Sometimes entrepreneurs get the reputation for being bold risk takers.
Perhaps in some ways that is the case. But in many respects, entrepreneurs are very calculated in their decision making. They look for the choices that skew the odds heavily in their favor.
Obviously that’s not always possible. But most of the time they look for low downside and high upside. They will take that option all day long knowing that they’ll be wrong much fo the time, but when they find something that works it will more than make up for any small loss.
A kicker is that they do their best to avoid decisions that could end the game. Or shutter the business.
One of the commonalities I’ve noticed among successful entrepreneurs, especially those with long-term success, is their attraction to experimentation. They have a certain paradox about them. They are open to all kinds of “crazy” ideas for growing their business. But they’re also cautious. Sometimes extremely so.
Remember, they want growth, but not at the possibility of losing the business.
That’s where experimentation comes in.
An employee has an idea to make the product better?
A colleague is having success with Facebook advertising?
The COO has a feeling that a different procedure will improve efficiency?
The key takeaway is that they want to test it. They don’t want to roll out entirely. Just a relatively small amount of money and a relatively small amount of customers and staff impacted.
Testing In The Catalog Industry
My first job out of college was in the catalog industry. I had a great boss and worked with great people. The company had been successful for over 100 years. Success was part of the culture.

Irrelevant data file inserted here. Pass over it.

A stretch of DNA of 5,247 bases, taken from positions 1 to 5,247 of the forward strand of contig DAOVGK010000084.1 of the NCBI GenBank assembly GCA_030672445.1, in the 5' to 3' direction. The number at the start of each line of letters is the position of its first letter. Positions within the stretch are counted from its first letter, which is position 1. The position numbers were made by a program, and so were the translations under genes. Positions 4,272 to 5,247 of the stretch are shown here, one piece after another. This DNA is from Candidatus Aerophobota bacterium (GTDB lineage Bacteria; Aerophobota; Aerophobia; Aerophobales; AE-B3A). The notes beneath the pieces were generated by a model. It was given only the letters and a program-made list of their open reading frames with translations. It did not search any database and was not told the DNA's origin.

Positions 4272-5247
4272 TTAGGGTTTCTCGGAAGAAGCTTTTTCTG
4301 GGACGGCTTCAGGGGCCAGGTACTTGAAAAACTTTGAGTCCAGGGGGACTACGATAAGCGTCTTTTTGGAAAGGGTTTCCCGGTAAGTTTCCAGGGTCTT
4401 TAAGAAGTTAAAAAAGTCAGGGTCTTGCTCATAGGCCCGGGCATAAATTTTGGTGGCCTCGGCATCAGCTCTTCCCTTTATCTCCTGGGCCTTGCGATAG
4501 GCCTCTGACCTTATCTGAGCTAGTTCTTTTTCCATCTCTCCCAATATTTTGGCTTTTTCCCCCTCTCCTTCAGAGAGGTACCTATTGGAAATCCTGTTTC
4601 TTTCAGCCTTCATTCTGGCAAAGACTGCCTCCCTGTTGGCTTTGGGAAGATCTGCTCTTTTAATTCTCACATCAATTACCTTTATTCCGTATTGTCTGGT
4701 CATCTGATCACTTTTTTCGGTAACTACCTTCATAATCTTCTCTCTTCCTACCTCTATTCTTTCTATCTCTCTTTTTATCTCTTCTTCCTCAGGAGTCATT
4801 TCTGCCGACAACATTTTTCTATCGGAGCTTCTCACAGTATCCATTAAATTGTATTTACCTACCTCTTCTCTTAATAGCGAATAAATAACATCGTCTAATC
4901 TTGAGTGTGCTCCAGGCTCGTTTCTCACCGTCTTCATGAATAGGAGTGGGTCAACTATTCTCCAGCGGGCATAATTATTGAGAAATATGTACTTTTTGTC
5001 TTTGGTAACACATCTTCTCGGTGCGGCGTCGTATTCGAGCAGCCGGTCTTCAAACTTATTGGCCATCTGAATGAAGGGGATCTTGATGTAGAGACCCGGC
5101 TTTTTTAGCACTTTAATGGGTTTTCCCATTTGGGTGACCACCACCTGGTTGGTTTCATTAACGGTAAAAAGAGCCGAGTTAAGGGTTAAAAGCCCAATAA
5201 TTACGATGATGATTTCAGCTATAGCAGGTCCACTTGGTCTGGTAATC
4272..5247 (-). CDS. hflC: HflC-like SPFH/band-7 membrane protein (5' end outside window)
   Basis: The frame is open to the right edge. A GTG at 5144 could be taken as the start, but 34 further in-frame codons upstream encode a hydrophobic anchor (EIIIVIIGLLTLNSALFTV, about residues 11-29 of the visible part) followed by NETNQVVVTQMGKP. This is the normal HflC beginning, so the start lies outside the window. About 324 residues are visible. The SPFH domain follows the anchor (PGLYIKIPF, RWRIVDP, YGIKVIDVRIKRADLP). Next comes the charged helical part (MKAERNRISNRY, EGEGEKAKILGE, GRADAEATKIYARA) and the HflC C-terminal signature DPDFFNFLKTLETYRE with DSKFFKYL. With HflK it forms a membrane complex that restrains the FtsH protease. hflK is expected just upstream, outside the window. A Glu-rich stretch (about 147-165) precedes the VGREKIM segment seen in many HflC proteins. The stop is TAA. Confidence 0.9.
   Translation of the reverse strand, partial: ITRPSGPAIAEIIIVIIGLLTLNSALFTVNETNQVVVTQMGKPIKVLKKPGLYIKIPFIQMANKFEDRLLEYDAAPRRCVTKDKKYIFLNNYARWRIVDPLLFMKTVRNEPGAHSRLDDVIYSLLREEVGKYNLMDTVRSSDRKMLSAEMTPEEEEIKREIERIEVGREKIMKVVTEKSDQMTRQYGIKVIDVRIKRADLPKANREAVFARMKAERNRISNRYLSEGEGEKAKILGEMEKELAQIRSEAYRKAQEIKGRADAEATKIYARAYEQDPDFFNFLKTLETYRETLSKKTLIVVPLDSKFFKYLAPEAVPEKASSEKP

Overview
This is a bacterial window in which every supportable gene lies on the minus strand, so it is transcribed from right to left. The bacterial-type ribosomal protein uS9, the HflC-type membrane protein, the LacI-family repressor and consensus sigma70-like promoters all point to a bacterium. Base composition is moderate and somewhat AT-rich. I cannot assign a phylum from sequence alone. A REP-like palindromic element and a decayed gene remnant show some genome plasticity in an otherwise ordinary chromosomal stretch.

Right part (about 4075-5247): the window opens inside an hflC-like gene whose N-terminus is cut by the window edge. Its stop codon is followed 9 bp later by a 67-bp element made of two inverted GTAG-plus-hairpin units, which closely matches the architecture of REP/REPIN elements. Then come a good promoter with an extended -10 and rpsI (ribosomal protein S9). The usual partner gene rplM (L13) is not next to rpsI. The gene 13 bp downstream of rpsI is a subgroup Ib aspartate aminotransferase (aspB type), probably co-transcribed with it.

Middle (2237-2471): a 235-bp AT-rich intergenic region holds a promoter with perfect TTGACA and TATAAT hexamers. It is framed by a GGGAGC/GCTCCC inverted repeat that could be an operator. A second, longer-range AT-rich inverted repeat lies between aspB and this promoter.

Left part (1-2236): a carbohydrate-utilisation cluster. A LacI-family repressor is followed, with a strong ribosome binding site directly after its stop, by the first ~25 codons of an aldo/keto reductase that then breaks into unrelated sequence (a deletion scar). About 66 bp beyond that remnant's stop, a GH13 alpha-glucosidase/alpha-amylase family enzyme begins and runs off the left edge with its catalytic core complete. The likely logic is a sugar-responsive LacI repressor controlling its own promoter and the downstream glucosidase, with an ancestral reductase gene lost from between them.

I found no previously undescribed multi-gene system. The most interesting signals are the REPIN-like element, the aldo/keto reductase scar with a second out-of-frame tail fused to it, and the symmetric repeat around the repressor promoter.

And so was testing.
One of the great things with the catalog industry was that testing was relatively easy. If you wanted to test something in the catalog or on the catalog or anything like that you just did it to about 1-10% of the catalogs set to go out in the next run.
If someone had an idea for something my boss would almost always say:
He was open to just about any idea. He knew that most would fail. But he also knew that failure wouldn’t be even close to catastrophic. And the big payoff might be finding that one idea has legs and it could lead to a big rollout.
But another key aspect I learned in the catalog industry was back testing. Say we tested a different design on the cover of a catalog and the results were positive. Higher sales.
My boss would always say:
Back test it.
You wanted to do the exact same test again to see if the results were a fluke. Then if it looked the same again you rolled it out to more people, but kept the original design the same for a small group. Just to back test to make sure the data kept coming back the same as the original result.
A very conservative approach to change, but a great way to be progressive as well.
To be successful in business you need to be open to change. You need to remove ego and be open to the possibility that you don’t know what will work in the future. But with that freedom you’re able to try just about anything. But not just big rollouts for every new idea. Little tests that give you data so you can make big decisions with positive signs already backing it up.